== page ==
Vision problems and learning difficulties

For your child to have the proper vision for learning, their brain and eyes need to work together efficiently and accurately. There are three broad categories of vision-related learning disorders:

Refractive problems

These are the issues parents most commonly think of when considering whether their child’s learning difficulties are related to vision. Refractive problems include the following:

  • Myopia (near-sightedness)
  • Hyperopia (far-sightedness)
  • Astigmatism

These conditions affect a child’s ability to see clearly up close or at a distance. A child with refractive error may have trouble seeing the board at the front of the classroom or experience blurry vision when reading up close.


Functional vision problems

Functional vision refers to the visual skills required for the eyes to work together to form a three-dimensional picture, keep images in focus as they come closer or move further away, track moving objects and more.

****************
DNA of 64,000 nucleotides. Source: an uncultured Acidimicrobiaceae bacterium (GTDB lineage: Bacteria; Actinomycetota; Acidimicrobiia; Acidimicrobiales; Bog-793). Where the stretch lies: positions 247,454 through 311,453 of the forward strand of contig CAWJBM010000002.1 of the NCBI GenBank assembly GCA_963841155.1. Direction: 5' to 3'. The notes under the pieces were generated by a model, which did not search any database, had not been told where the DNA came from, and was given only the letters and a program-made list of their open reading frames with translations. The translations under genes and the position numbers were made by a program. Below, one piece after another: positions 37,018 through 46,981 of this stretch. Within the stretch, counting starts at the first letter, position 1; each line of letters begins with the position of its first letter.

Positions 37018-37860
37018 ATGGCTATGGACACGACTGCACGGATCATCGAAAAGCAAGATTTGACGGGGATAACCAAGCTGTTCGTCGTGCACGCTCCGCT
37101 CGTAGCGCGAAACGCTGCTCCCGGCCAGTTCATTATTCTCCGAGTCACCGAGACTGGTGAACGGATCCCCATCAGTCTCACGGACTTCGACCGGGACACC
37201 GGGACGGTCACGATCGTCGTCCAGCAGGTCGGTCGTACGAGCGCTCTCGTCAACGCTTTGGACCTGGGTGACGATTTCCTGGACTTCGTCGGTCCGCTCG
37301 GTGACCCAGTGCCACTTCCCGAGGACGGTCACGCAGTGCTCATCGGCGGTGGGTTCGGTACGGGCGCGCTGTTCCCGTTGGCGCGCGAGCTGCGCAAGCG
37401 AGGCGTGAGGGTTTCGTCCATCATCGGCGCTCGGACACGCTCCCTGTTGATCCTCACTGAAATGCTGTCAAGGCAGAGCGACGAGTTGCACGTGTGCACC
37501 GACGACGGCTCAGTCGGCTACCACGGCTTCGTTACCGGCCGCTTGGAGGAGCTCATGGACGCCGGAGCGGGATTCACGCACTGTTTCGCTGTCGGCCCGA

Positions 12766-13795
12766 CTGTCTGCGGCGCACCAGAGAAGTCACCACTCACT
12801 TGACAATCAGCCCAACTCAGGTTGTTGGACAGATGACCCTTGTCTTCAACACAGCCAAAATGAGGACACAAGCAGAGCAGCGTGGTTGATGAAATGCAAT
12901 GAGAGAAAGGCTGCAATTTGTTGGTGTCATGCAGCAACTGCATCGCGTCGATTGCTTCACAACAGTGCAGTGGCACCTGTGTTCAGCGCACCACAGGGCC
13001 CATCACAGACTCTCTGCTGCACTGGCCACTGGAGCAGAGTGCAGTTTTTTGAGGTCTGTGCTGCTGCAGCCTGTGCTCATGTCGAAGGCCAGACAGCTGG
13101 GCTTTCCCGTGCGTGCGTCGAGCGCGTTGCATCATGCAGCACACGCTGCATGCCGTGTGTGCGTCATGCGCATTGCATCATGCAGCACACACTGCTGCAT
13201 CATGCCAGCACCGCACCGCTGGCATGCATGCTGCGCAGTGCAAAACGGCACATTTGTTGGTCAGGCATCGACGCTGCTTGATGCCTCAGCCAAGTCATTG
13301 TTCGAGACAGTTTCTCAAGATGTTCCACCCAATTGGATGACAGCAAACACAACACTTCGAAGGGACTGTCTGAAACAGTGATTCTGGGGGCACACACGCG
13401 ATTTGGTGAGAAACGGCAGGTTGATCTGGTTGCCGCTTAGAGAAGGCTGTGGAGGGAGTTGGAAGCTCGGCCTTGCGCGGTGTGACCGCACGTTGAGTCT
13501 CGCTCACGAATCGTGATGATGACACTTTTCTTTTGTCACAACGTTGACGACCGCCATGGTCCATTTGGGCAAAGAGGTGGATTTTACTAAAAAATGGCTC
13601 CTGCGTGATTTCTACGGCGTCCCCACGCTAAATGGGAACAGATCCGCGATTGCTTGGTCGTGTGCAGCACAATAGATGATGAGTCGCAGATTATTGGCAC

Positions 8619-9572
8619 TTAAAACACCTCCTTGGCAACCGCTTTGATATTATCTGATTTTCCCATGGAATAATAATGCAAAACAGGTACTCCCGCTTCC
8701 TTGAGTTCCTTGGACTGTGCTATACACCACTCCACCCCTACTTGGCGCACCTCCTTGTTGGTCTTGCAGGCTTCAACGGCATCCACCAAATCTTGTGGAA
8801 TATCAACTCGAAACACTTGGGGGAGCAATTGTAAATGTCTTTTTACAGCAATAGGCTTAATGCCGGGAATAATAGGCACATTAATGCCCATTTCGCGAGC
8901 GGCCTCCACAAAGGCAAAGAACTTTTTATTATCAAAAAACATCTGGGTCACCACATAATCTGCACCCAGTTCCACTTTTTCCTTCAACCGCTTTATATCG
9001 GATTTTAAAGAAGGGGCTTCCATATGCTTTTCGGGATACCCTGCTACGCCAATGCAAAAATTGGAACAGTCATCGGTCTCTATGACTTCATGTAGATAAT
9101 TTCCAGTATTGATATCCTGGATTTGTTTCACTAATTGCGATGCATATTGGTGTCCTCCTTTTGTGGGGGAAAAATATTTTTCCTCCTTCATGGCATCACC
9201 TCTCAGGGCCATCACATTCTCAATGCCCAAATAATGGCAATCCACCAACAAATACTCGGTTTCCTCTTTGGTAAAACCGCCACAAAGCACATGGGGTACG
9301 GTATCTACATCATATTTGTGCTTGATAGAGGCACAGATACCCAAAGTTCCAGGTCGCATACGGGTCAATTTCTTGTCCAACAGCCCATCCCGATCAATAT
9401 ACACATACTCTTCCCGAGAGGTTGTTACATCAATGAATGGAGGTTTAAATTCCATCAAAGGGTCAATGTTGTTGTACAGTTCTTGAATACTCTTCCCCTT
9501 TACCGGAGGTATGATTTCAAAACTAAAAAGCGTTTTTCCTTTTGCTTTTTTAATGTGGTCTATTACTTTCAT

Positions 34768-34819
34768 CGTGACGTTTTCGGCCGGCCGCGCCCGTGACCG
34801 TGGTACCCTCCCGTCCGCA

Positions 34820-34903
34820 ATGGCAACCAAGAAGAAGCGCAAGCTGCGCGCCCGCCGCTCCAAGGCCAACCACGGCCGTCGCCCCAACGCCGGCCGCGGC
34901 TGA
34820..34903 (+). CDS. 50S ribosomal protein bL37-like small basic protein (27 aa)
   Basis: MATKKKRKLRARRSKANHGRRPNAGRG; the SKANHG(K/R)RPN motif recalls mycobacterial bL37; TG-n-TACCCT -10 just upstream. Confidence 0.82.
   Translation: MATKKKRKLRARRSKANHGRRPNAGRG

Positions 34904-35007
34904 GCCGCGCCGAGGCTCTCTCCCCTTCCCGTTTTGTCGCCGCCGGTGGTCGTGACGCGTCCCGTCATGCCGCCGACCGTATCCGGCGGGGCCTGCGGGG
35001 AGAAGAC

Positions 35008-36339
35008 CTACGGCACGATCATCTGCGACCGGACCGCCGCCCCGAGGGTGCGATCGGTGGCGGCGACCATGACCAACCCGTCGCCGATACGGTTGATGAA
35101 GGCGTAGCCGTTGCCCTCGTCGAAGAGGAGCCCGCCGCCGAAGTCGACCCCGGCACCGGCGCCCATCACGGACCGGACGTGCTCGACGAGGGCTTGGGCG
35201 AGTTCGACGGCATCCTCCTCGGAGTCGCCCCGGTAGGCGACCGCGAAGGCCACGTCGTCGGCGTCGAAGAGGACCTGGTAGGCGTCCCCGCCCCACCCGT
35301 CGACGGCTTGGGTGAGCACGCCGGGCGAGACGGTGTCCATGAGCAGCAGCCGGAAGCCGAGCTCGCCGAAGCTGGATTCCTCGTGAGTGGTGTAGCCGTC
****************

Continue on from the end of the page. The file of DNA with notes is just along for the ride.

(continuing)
Difficulties with visual skills cause blurred vision, headaches and eye strain and can cause discomfort during reading and writing activities.


Visual perception problems/visual stress

Visual perceptual abilities describe the brain’s ability to interpret the signals sent to it by the eyes. A child who has difficulty with visual perception may have problems with comprehension, visual memory, spelling, reading fluency or processing visual information.

Any of the following can be affected by vision problems:

Classroom performance

Concentration & attention


Homework completion

Reading comprehension

Reading fluency


Visual arts